Pueblo Indian Kachinas
The Kachinas are spirit beings in Pueblo cosmology and religion. They appeared in the Hopi, Zuni, Acoma, and Laguna cultures over two hundred years before the arrival of the Spaniards, spreading in later times to the Rio Grande Pueblos from contact with the Laguna. The Zuni believe that Kachinas live in the Lake of the Dead, which is reached through Listening Spring Lake located at the junction of the Zuni River and the Little Coloarado River. Within Hopi mythology, the Kachinas are said to live on the San Francisco Peaks near Flagstaff. The concept of Kachina, which is represented best in Hopi culture, includes dancers (masked members impersonating Kachinas) and the dolls, themselves, representing the Kachinas which are given to children to teach them respect for such beings. As indicated in my collection, Kachinas can represent anything existing in the natural or supernatural world. There are more than four hundred kachinas listed by ethnologists for Pueblo culture, the greatest number belonging to the Hopi people. The actual religious pantheon of Kachinas varies with each Pueblo community, including Kachinas for the sun, stars, thunderstorms, wind, corn, insects, and many other aspects of Pueblo culture. The Pueblo understand Kachinas as having human relationships, such as in uncles, sisters, and grandmothers. They may even marry and have children. Although they are not worshipped, each Kachina is considered a powerful being who, if respected and venerated properly, will use his or her powers to influence human beings to do good, bring rainfall, heal the sick, increase fertility, and, as in the case the Roadrunner Kachina, guard against evil forces. Among the Hopi, Kachina dolls are traditionally carved by the uncles and given to uninitiated girls at the Bean Dance (Spring Bean Planting Ceremony) and Home Dance Ceremony in the summer. To view a Kachina, click on to its corresponding number.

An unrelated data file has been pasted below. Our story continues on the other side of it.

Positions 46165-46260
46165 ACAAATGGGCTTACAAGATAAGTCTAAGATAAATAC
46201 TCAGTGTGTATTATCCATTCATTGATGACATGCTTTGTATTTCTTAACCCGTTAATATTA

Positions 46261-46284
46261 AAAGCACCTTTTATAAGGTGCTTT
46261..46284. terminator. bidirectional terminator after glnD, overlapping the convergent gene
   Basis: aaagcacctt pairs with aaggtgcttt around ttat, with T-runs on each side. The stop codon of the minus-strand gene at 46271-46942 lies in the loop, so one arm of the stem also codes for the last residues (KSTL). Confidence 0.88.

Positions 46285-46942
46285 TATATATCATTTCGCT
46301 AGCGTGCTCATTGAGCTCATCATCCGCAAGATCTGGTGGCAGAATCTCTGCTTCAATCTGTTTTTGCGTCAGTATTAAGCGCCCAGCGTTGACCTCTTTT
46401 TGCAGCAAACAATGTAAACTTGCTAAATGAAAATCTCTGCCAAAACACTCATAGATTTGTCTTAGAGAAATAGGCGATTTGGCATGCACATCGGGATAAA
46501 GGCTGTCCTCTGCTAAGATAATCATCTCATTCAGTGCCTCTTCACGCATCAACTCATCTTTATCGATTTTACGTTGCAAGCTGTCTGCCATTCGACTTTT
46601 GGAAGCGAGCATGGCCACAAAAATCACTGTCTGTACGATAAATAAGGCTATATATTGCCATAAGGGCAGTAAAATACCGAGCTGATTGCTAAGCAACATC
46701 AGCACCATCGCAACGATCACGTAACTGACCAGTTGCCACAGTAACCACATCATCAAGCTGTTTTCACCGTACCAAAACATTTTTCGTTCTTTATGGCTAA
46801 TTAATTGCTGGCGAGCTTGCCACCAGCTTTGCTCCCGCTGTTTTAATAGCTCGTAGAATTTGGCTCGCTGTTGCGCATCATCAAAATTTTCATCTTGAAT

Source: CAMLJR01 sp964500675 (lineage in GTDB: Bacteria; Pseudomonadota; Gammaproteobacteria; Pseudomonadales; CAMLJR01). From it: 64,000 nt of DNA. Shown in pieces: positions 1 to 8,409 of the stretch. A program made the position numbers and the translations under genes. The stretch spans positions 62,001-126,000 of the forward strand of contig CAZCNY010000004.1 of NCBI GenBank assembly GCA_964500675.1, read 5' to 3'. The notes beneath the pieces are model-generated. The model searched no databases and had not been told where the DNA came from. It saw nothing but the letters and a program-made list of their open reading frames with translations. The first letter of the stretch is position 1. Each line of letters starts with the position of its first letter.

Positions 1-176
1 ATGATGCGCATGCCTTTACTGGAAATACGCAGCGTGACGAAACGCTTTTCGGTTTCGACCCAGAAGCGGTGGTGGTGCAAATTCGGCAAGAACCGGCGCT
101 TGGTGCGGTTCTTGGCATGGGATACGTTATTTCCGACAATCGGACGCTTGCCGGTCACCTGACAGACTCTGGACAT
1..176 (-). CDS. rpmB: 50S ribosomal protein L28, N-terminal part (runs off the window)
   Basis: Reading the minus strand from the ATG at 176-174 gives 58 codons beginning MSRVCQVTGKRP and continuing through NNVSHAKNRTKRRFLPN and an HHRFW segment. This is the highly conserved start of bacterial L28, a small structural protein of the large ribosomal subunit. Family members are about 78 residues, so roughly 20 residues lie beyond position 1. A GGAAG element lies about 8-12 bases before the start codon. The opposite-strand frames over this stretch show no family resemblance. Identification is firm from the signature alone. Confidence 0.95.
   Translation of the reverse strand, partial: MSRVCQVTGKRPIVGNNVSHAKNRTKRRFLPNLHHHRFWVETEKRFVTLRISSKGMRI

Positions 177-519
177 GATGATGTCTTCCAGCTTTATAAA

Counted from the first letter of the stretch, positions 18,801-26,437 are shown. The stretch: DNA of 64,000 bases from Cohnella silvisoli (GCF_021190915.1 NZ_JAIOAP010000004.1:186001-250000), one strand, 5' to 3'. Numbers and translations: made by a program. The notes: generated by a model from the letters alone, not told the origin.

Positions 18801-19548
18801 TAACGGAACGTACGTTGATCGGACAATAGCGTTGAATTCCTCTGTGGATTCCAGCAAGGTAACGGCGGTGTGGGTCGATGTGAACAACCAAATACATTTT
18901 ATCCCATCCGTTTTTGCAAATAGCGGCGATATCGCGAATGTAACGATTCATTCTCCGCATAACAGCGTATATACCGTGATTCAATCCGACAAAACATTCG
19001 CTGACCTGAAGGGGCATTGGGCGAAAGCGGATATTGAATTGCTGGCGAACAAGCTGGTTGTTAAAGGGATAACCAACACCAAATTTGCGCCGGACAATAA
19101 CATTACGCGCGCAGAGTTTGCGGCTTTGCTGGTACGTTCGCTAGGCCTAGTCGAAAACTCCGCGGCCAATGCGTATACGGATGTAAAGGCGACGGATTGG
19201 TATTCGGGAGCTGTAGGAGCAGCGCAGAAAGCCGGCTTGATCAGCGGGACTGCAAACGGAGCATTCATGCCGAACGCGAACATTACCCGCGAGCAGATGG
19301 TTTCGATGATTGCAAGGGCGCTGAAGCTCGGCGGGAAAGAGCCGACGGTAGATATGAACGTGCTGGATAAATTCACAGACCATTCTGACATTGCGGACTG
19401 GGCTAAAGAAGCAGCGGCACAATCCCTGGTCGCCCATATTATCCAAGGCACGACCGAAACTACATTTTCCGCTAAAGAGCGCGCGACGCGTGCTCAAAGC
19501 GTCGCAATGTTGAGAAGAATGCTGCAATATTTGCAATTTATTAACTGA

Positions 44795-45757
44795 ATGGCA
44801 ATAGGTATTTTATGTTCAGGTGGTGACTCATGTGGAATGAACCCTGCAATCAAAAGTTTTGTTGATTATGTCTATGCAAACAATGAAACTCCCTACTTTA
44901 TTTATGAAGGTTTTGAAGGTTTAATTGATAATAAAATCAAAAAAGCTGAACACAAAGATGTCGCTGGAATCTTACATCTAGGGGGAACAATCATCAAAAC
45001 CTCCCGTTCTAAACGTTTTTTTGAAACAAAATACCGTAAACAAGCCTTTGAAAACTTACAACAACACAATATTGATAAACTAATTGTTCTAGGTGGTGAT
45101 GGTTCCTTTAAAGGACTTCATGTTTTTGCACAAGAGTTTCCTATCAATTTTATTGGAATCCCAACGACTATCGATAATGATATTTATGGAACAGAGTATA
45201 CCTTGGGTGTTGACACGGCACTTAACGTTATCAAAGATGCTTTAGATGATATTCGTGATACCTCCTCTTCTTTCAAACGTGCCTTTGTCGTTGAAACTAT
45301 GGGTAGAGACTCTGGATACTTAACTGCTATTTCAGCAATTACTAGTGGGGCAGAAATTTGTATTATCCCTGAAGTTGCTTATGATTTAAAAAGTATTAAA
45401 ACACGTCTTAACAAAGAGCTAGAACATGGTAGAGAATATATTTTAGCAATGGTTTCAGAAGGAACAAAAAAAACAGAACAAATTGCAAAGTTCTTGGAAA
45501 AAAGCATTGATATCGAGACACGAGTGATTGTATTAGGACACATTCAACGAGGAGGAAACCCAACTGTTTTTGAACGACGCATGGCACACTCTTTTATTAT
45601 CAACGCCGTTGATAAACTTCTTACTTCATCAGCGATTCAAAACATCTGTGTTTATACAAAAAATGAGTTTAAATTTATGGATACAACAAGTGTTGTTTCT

1. Cloud Dancer 2. Mudhead 3. Eagle Dancer 4. Roadrunner 5. Butterfly Maiden 6. Ogre 7. Stripes (Koshari) 8. Buffalo Dancer